Covid-19A 90-year-old grandmother, Margaret Keenan on Tuesday, December 8, 2020 became the first person in the world to receive the Pfizer COVID-19 vaccine shot outside of trial as Britain began vaccinating its population.

Britain became the first Western country to start vaccinating its general population in what was hailed as a decisive watershed in defeating the coronavirus when it began rolling out the COVID-19 vaccine developed by Pfizer and BioNTech on yesterday  Tuesday, December 8, 2020.

Keenan said she is so exicited and privileged to be the first person vaccinated against Covid-19 as she received the jab from a nurse originally from the Philippines in front of a photographer and TV crew.

“It’s the best early birthday present I could wish for because it means I can finally look forward to spending time with my family and friends in the New Year after being on my own for most of the year.’’ Keenan said.

Keenan, known as Maggie to her friends, is a former jewelry shop assistant who only retired four (4)years ago. She has a daughter, a son and four grandchildren.

Britain is the worst-hit European country from COVID-19, with over 61,000 deaths, though Prime Minister Boris Johnson hopes to turn the tide against the disease by rolling out the Pfizer/BioNTech vaccine ahead of the United States or European Union.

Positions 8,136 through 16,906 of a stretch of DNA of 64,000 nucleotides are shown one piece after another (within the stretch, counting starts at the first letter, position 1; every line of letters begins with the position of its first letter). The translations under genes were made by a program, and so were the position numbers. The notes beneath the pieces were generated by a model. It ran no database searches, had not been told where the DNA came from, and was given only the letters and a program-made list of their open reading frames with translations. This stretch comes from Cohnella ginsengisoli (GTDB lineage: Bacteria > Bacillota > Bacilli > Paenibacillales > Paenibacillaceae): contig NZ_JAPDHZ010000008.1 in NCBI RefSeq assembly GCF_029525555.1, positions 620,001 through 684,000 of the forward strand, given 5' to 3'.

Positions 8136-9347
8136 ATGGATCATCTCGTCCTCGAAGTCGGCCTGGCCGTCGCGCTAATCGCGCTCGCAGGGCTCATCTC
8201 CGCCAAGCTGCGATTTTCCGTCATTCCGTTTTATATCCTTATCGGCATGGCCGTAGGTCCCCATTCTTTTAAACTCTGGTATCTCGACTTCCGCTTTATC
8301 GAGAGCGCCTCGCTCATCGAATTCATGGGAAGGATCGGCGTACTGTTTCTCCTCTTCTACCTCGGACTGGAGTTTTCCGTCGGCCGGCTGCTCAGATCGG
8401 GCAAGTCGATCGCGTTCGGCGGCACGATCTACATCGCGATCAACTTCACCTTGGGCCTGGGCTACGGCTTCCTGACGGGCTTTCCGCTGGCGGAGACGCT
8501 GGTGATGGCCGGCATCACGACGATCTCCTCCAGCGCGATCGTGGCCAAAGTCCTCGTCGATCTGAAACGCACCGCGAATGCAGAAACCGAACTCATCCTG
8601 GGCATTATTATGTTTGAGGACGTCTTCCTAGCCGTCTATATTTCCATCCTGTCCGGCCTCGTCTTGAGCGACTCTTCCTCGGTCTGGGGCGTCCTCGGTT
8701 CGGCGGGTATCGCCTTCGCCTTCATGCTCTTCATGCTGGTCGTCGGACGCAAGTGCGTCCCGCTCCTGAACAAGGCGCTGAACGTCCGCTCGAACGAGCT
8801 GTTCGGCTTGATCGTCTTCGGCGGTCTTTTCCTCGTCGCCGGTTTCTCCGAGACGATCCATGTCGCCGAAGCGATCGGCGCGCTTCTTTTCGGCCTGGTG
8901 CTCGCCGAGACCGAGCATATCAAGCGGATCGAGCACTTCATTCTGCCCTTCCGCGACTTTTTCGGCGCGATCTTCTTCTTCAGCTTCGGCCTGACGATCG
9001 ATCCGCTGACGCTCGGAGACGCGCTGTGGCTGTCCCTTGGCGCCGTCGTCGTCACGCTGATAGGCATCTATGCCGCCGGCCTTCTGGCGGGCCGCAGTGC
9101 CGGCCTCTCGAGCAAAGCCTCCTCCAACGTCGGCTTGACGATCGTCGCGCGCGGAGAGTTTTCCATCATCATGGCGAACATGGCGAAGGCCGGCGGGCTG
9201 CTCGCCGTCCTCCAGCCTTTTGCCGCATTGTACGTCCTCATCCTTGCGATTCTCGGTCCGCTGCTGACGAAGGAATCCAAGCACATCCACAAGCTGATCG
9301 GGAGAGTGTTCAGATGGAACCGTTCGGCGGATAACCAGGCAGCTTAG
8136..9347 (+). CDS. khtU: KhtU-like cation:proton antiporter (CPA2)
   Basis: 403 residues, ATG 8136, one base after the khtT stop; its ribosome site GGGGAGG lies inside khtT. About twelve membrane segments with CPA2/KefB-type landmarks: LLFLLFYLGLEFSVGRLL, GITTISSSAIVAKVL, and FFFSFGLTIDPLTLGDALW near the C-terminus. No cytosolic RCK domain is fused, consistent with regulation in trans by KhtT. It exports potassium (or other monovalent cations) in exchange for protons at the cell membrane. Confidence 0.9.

The mass inoculation would fuel hope that the world may be turning a corner in the fight against a pandemic that has crushed economies and killed more than 1.5 million.

However, the ultra-cold storage and tricky logistics would limit its use for now.

British Health Secretary Matt Hancock and Stephen Powis, medical director for NHS England, said they both found it very emotional watching the vaccine programme roll out.

The BBC also carried an interview with another elderly lady who was upset for losing her hubby to the dreaded coronavirus is also ready to receive the covid-19 vaccine.

Britain has ordered 40 million doses of the Pfizer/BioNTech shot. As each person requires two doses, that is enough to vaccinate 20 million people in the country of 67 million.

About 800,000 doses are expected to be available within the first week, with care home residents and carers, the over 80s and some health service workers the top priority to get them.

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